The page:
MORE than 70 descendants of Joseph Cummings and Sam Harris joined together to re-enact the trek these two boys undertook 170 years ago.

The boys, aged 16 and 14, absconded from a whaling ship at Fowlers Bay in August 1843 intending to walk to Port Lincoln.

However they arrived at Point Drummond, having walked more than 500km where they joined the survey ship The Governor Gawler and sailed to Port Lincoln.

History tells that Edward John Eyre was the only other white man to have traversed this area.

By the mid 1880s, the two boys found themselves living on neighbouring farms at Sheringa – Joseph on Black Hill and Sam on Pine Hut.

A 4WD drive tour of whale bones and the Point Fowler lookout was enjoyed on Friday.

The 30 car convoy left Fowlers Bay at 8.30am Saturday morning.

The evening before an historical interpretive board was unveiled by Ella Allen and Val Mickan, the eldest descendants of both men.

The eldest descendant of the occasion was a sprightly Dorothy Harris who, at the age of 100, travelled from Henley Beach and the youngest was Balyn O’Brien (6 years) from Kyancutta.

Balyn is the sixth generation of Sam Harris.

With a stop-over at Streaky Bay, all joined together for lunch at Eyre’s Water Hole after which they continued on to Lake Newland where they were able to view the fresh water springs fromwhich, after being shown the spot by friendly natives, the two boys were able to get water.

The convoy stayed the night in Elliston, leaving early Sunday morning for Mount Wedge where they travelled by 4WD to the top.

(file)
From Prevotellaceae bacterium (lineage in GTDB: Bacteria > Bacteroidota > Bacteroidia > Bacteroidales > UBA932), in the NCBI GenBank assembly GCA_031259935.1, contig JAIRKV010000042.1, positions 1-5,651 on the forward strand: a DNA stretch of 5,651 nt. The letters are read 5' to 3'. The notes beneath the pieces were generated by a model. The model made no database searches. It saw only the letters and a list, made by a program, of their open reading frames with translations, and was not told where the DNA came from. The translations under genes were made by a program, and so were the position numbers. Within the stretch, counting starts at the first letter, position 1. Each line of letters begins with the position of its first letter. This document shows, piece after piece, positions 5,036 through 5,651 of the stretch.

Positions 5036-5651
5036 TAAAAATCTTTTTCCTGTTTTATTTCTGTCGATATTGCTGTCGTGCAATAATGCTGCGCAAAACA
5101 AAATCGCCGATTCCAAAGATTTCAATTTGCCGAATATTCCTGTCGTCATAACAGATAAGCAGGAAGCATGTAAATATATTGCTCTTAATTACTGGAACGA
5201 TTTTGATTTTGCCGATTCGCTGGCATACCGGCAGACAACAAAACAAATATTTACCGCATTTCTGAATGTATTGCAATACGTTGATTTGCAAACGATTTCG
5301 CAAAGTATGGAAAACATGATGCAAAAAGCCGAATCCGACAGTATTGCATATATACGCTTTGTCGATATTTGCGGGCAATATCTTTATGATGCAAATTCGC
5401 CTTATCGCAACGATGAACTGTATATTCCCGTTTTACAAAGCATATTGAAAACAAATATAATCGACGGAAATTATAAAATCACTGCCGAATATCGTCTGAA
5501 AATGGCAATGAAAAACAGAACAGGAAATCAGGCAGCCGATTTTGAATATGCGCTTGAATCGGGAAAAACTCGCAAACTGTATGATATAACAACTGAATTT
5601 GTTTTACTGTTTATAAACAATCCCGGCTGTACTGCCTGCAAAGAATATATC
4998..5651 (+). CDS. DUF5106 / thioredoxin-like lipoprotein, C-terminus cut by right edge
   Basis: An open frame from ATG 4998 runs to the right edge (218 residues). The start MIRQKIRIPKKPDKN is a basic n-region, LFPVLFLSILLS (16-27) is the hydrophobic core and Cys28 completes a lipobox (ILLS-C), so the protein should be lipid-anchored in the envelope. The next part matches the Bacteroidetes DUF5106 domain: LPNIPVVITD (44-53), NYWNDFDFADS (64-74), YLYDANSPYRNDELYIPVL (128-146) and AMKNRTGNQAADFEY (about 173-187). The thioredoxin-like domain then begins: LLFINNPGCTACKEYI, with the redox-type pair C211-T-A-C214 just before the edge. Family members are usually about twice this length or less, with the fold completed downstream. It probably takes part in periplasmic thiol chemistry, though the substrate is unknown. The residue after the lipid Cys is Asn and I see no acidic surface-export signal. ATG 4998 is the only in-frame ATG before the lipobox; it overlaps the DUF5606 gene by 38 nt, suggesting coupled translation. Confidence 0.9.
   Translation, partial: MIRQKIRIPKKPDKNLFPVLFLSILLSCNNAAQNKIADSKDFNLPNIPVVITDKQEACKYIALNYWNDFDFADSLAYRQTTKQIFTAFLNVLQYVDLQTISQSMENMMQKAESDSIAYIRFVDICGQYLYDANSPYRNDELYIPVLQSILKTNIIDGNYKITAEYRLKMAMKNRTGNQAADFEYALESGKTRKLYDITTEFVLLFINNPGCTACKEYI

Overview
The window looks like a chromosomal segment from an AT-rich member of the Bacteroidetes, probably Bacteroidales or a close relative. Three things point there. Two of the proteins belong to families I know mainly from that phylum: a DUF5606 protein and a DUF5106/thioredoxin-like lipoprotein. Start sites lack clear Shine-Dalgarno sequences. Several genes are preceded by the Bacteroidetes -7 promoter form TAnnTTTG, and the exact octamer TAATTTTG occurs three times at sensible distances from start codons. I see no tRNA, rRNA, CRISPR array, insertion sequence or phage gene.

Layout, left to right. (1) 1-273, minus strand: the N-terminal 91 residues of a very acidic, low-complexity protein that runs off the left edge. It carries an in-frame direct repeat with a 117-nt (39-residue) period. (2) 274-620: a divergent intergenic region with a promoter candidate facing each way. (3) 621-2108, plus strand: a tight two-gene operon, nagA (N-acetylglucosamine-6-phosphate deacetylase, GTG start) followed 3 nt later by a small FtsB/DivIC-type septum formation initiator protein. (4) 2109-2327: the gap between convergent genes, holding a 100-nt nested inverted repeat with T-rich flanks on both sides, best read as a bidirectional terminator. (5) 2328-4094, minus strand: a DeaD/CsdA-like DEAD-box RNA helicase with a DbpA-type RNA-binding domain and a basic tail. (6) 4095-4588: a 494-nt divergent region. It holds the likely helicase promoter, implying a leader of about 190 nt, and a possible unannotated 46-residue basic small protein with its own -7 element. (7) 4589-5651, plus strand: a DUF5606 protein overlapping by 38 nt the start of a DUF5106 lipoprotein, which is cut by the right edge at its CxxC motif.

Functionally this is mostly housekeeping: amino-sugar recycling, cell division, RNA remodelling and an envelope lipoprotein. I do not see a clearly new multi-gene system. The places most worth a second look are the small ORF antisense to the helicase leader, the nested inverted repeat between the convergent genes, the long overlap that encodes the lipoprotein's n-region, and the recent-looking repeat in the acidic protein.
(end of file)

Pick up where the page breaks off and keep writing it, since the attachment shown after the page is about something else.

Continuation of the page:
The group was able to view the lush countryside as described by Joseph and Sam.

Joseph and Sam had climbed the mount on foot.

The convoy then visited the homestead ruins of Joseph and Annie Cummings on Black Hill, travelling on to Pine Hut, the chosen lunch spot where the ruins of the homestead of Sam and Elizabeth Harris were inspected.

Travelling on, the group arrived at the Sheringa cemetery where they had identified the 11 graves of the Cummings family and the two Harris graves.

An interpretive board that gives a brief outline of Joseph and Sam’s association with the district was unveiled there by Audine Tree and Dorothy Harris.

By the time the group reached Point Drummond they numbered more than 70 descendants and interested friends.

Several Harris descendants had travelled from interstate to join with the local descendants.

An interpretive history board telling of the story of these two boys erected in the car park at Point Drummond was unveiled by Avis Colbert and Jayden Harris.

Champagne corks popped as the group enjoyed a celebratory toast and nibbles. Reverend Ruth Buxton gave a thought-provoking thanksgiving service, after which We Are One was appropriately played and sung by all present.

In 1900 Joseph Cummings Jnr had written a poem – The Men who Try and Try – which was recorded by Slim Dusty and this CD was played.

The Cummings/Harris Memorial Trek booklet written by Ian Rodgers for all as a souvenir of this memorable occasion tells of the fortitude of these two boys as they trekked through unforgiving native scrub to reach their destination.

However their stories of the land through which they trekked was responsible for explorer Charles Darke and his teambeing sent out to explore the land in more detail, which resulted in the land being opened up to pastoralists.

Thanks went to the Elliston District Council for their donation of the interpretive sign at the Sheringa cemetery, its erection and the preparation of the cemetery grounds.

FOWLERS: Ella Allen and Val Mickan unveiled the interpretive sign at Fowlers Bay.

OLDEST: At the age of 100 Dorothy Harris travelled from Henley Beach to be a part of the occasion.

This article first appeared in Hangzhou Night Net.

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